New catheter lets doctors see inside arteries for first time

October 5, 2016

Image-guided catheter with a camera the size of a grain of salt (credit: Avinger)

A new safer catheter design that allows cardiologists to see inside arteries for the first time and remove plaque from only diseased tissue has been used by interventional cardiologists at UC San Diego Health.

The new image-guided device, Avinger’s Pantheris, allows doctors to see and remove plaque simultaneously during an atherectomy — a minimally invasive procedure that involves cutting plaque away from the artery and clearing it out to restore blood flow.

Left: OCT imaging fiber on cutter allows for seeing the layers and disease. Center: the torque shaft, cutter window, and apposition balloon prove the direction and precision to avoid disruption of layers. Right: the cutter and nose-cone allow for capturing and removing only diseased tissue. (credit: Avinger)

The new technology treats patients suffering from the painful symptoms of peripheral artery disease (PAD), a condition caused by a build-up of plaque that blocks blood flow in the arteries of the legs and feet, preventing oxygen-rich blood from reaching the extremities. Patients with PAD frequently develop life threatening complications, including heart attack and stroke; in some severe cases, patients may even face amputation.

PAD affects nearly 20 million adults in the United States and more than 200 million globally.

“Peripheral artery disease greatly impacts quality of life, with patients experiencing cramping, numbness and discoloration of their extremities,” said Mitul Patel, MD, cardiologist at UC San Diego Health. “This new device is a significant step forward for the treatment of PAD with a more efficient approach for plaque removal and less radiation exposure to the doctor and patient.”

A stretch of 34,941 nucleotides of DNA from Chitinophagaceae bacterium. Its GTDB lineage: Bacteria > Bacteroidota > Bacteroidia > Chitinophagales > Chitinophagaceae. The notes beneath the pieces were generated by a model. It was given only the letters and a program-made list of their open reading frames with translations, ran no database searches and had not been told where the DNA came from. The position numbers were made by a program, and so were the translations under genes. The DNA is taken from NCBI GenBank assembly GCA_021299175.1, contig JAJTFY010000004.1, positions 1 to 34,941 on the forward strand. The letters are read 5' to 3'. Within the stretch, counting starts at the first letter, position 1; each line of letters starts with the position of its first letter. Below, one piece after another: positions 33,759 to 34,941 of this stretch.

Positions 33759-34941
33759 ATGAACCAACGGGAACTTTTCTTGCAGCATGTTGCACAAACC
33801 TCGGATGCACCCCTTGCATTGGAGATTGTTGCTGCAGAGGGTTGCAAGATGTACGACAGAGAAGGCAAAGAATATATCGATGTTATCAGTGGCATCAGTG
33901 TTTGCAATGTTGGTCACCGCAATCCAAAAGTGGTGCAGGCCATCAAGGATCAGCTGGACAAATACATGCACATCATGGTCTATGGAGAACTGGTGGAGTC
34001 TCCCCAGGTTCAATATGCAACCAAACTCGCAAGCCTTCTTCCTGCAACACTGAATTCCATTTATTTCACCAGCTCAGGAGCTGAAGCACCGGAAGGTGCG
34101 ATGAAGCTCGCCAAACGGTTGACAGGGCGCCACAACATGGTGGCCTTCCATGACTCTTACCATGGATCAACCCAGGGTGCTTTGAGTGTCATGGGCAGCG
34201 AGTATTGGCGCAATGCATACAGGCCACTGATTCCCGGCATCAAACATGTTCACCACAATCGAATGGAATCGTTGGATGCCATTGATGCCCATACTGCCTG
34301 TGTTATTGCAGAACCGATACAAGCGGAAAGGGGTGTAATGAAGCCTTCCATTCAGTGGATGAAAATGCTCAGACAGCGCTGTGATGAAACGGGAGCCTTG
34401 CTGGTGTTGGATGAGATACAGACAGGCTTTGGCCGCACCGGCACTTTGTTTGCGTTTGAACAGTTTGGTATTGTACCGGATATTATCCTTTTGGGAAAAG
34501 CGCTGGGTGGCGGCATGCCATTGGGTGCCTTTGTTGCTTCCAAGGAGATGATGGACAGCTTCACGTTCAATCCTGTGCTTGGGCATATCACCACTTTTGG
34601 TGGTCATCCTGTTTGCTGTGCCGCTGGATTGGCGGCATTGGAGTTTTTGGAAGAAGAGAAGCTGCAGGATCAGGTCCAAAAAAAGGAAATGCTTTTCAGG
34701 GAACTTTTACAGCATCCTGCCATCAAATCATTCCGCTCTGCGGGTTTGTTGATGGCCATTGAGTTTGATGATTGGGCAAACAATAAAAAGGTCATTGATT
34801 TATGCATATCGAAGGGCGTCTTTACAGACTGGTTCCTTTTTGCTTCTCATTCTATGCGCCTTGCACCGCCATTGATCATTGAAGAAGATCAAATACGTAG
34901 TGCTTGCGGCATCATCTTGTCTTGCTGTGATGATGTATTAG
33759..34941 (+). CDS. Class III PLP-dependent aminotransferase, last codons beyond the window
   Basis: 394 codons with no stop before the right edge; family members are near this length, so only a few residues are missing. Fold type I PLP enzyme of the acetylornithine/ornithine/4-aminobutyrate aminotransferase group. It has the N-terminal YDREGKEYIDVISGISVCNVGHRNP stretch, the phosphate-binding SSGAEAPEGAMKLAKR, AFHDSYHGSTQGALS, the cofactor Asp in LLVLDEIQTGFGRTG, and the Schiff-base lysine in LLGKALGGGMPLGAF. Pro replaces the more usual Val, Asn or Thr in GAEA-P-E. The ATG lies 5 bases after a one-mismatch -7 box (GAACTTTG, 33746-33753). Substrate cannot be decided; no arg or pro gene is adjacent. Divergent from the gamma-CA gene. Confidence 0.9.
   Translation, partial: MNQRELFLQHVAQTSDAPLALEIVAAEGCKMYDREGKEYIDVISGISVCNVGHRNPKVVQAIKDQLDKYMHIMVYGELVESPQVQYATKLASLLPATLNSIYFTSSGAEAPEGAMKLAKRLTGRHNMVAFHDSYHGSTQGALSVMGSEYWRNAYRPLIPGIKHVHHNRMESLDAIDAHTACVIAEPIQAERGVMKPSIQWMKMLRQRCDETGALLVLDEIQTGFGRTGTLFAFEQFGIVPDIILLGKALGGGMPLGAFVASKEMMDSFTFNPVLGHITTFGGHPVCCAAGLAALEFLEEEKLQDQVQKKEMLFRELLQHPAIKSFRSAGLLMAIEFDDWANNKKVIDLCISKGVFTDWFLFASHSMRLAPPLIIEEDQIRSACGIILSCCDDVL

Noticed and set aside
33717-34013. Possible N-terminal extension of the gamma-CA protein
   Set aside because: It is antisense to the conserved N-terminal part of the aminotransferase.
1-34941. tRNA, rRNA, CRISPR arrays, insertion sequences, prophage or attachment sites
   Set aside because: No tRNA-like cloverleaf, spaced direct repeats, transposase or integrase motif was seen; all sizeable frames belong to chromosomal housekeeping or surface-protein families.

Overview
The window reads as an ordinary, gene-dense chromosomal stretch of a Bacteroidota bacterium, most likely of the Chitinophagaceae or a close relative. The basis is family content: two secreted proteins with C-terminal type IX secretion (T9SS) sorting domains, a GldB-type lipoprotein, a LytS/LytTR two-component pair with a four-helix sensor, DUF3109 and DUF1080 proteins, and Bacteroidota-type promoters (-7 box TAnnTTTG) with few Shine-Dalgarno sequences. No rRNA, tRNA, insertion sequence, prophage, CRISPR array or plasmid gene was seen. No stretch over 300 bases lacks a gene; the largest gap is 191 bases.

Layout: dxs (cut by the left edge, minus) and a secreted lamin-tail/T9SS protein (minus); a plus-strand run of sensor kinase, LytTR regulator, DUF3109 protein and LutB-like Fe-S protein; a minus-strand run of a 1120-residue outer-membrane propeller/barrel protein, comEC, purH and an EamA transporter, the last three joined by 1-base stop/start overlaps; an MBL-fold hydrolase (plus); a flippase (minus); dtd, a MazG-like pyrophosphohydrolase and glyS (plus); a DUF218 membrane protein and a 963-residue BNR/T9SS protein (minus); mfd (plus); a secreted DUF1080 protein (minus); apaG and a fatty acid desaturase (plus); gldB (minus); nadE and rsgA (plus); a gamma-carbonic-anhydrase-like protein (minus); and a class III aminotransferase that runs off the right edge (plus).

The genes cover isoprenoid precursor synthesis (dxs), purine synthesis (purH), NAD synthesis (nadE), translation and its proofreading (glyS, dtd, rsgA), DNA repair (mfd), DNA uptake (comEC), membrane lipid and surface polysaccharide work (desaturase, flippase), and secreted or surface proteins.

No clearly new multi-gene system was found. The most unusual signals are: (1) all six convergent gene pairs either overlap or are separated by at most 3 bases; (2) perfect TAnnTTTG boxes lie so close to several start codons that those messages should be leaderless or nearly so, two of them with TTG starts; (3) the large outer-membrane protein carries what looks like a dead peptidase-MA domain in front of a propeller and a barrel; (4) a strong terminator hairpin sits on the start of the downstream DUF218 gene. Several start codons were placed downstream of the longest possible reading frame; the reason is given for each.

Pantheris allows interventional cardiologists to see the layers and disease (left) and remove just the disease (right) (credit: Avinger)

X-ray technology was previously used during similar procedures, but those images are not as clear and do not allow for visualization inside the blood vessel. The new catheter, with a fiber optic camera the size of a grain of salt on the tip, is fed through a small incision in the groin that does not require full anesthesia. Once inside, the interventional cardiologist is able to see exactly what needs to be removed without damaging the artery wall, which can cause further narrowing.

Pantheris was approved by the FDA in March 2016. So far, cardiologists at UC San Diego Health have used the new catheter on 10 patients undergoing an atherectomy procedure, with successful results.

Avinger | PML0290-D Pantheris Animation

Abstract of Utility of Image-Guided Atherectomy for Optimal Treatment of Ambiguous Lesions by Angiography

Peripheral endovascular interventions have been limited by multiple shortcomings, including difficulty in assessment of the 3-dimensional nature of obstructive plaque within the vasculature with only contrast angiography and 2-dimensional fluoroscopy. Herein, we present a case of pseudodissection seen angiographically post CTO crossing, which was accurately assessed as eccentric plaque using OCT imaging and treated using an OCT-guided directional atherectomy device, preventing bail-out stenting.